While it is the employer’s decision to decide how much the employees must pay, most carriers require the employer to pay at least 50% of the premium. It is important to have the employee pay the premium for their disability benefits to ensure it would remain a tax free benefit to the employee.
Employee benefit plans promote wellness and help employees afford the tools necessary for them to maintain their best health. Healthy employees mean more productive, motivated and focused employees with less absenteeism.
Group insurance plans can be augmented with affordable life insurance and both long term or short term disability. Certain employee benefit plans require a small amount of life insurance as part of the policy but disability benefits are usually optional. Additional or enhanced life insurance can also be added to most policies. Disability insurance may be added to the plan as a weekly or monthly benefit, or both, in order to cover both short and long term disabilities.
Critical illness insurance pays out a lump sum in the case of the diagnosis of an eligible major illness. For example, in the event of heart attack, stroke, cancer, bypass surgery, and multiple other illnesses, the employee would receive a payment of cash, tax free. It can be offered on a group basis so that no medical evidence would be required. Additionally, most plans can be converted to individual policies should the individual leave the group.
This insurance covers employees in the event of injury or illness that prevents them from working. If an employee is off for an extended period of time, disability insurance pays the employee a stipend. This allows the employee to pay for their bills and allows the employer to pay for a replacement worker, if necessary. It is imperative that employees pay the premium for their STD/LTD coverage as then the benefit could be paid out tax free; if the employer pays the premium, the benefit would be taxed as if it were income. There are two categories for this type of insurance:
- Short Term Disability (STD) is meant to cover employees on a short term basis, to help bridge the gap while employees wait for long term disability. Short term disability is especially helpful for people who cannot qualify for EI benefits, like business owners. Similarly, if a plan has short term disability coverage in place, then the business can apply for an EI rebate to help offset the cost.
- Long Term Disability (LTD) covers long term illness and disability. The standard wait period is approximately 3 months from the date of disability and employees receive an average of 66.6% of their salary.
Cost plus can be used as a stand alone benefit, but is more often used to supplement group benefit plans. It allows for additional reimbursement when the maximum amount of coverage is reached, exceeded or involves items and procedures not covered under the group plan.
Cost plus options save tax dollars for you and your company and takes advantage of non-taxable employee benefits. Essentially, it takes a personal expense and turns it into a business expense. The employee collects their receipts for any expense eligible as listed under the Canadian Income Tax Act and fills out an expense form. The employer sends the receipts, expense form and a cheque totaling the employee’s expenses plus a small administration fee to our office for processing. The plan then reimburses the employee and the employer gets to write off the amount as a tax deductible benefit expense.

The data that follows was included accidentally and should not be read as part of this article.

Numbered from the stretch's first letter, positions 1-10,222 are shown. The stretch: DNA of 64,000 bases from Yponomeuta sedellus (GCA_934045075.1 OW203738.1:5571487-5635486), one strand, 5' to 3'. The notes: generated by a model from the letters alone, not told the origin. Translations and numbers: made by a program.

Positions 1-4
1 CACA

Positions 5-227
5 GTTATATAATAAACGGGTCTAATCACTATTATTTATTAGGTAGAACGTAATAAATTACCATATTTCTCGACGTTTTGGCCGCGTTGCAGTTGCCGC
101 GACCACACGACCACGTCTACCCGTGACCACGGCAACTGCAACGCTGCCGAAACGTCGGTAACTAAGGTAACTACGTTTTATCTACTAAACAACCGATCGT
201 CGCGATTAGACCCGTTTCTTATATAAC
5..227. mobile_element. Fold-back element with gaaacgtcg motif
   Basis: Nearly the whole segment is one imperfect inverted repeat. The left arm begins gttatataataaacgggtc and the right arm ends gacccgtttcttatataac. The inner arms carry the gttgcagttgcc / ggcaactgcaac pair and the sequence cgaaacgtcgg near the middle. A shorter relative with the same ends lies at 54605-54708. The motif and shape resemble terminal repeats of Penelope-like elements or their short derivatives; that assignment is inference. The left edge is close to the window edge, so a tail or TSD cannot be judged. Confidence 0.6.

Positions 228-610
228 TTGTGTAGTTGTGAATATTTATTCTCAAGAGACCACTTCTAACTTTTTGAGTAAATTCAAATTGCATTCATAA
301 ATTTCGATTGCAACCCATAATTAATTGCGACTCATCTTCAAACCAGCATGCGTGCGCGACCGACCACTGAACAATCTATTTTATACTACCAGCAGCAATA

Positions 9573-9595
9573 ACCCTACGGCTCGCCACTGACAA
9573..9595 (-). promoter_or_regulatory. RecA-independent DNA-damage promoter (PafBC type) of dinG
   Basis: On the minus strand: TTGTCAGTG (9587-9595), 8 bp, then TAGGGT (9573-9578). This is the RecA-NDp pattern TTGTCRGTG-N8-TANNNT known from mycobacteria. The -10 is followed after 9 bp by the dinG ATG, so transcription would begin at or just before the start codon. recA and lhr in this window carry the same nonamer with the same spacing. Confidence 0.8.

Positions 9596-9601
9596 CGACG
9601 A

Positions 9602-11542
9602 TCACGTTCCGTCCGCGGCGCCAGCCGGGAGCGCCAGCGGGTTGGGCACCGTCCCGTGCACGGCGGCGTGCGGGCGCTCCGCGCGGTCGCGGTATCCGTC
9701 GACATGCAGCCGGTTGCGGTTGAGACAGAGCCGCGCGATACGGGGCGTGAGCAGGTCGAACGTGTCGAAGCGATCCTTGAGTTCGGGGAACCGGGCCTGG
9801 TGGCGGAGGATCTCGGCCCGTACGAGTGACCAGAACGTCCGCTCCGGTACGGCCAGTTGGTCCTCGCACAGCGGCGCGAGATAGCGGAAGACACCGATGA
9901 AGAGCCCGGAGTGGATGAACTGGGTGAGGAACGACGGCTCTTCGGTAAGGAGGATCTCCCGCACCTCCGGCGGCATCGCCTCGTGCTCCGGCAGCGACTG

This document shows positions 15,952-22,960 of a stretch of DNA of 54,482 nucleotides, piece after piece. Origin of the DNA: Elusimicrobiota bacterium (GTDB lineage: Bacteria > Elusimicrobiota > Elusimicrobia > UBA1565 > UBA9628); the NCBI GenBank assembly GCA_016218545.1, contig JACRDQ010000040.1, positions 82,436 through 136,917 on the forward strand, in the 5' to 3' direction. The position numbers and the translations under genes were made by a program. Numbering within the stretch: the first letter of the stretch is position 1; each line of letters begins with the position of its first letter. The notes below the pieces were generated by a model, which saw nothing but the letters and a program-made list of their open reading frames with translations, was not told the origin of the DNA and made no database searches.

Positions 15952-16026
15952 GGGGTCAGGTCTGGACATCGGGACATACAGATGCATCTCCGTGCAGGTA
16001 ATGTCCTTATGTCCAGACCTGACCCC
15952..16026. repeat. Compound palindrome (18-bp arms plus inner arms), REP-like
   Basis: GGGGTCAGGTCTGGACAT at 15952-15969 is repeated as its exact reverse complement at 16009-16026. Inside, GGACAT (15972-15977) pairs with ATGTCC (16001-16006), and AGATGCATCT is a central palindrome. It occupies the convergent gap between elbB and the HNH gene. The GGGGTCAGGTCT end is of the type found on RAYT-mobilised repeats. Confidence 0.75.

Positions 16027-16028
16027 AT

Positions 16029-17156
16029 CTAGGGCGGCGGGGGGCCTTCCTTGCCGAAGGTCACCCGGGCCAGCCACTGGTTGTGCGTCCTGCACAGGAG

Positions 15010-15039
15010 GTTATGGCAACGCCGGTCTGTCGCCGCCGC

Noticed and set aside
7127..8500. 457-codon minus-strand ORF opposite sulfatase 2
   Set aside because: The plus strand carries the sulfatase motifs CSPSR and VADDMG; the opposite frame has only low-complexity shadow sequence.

The health benefit of employee benefit plans often include travel and emergency medical insurance, but you should always check your insurance before you travel to ensure it’s active and up to date. Don’t forget to read your benefit booklet and fully understand the coverage, limitations and clauses regarding stability periods!
The carrier cannot cancel the plan if you are meeting their contract requirements and paying the monthly premiums in a timely fashion. You can cancel your own plan but are required to give at least 30 days notice. However, a benefit plan is often considered a contract to your employee and should only be cancelled after careful consideration and consultation with professionals. Please contact Unison Benefits if you would like to review your plan.
Generally we require a completed employee census, your benefit booklet, your claims history/previous renewals and your most recent billing statement. We can provide you with the form for the employee census and assist you with the collection of the data. Please contact our company for specifics.
- We meet with you to discuss your needs and are provided all relevant information about your group.
- We submit all available information to various carriers.
- Unison analyzes all information provided by the carriers.
- We discuss the resulting information with you and make recommendations.
Retirement Planning (3)
- Career Average Pension Plan
- Best Earnings Plan
- Final Earnings Plan
- Flat Benefit Plan
- Defined Benefit Plan – monthly pension contributions are determined by a formula. It’s the employer’s responsibility to invest contributions and to ensure funds are available when employees retire.
- Defined Contribution Plan – the employer and employee each contribute a set amount to the plan, usually a certain percentage off each cheque. Employee pension amounts will be determined on the amount accumulated after retirement.
The employer deducts the employees contribution to the group RRSP off each cheque and the amount is deposited into an RRSP account.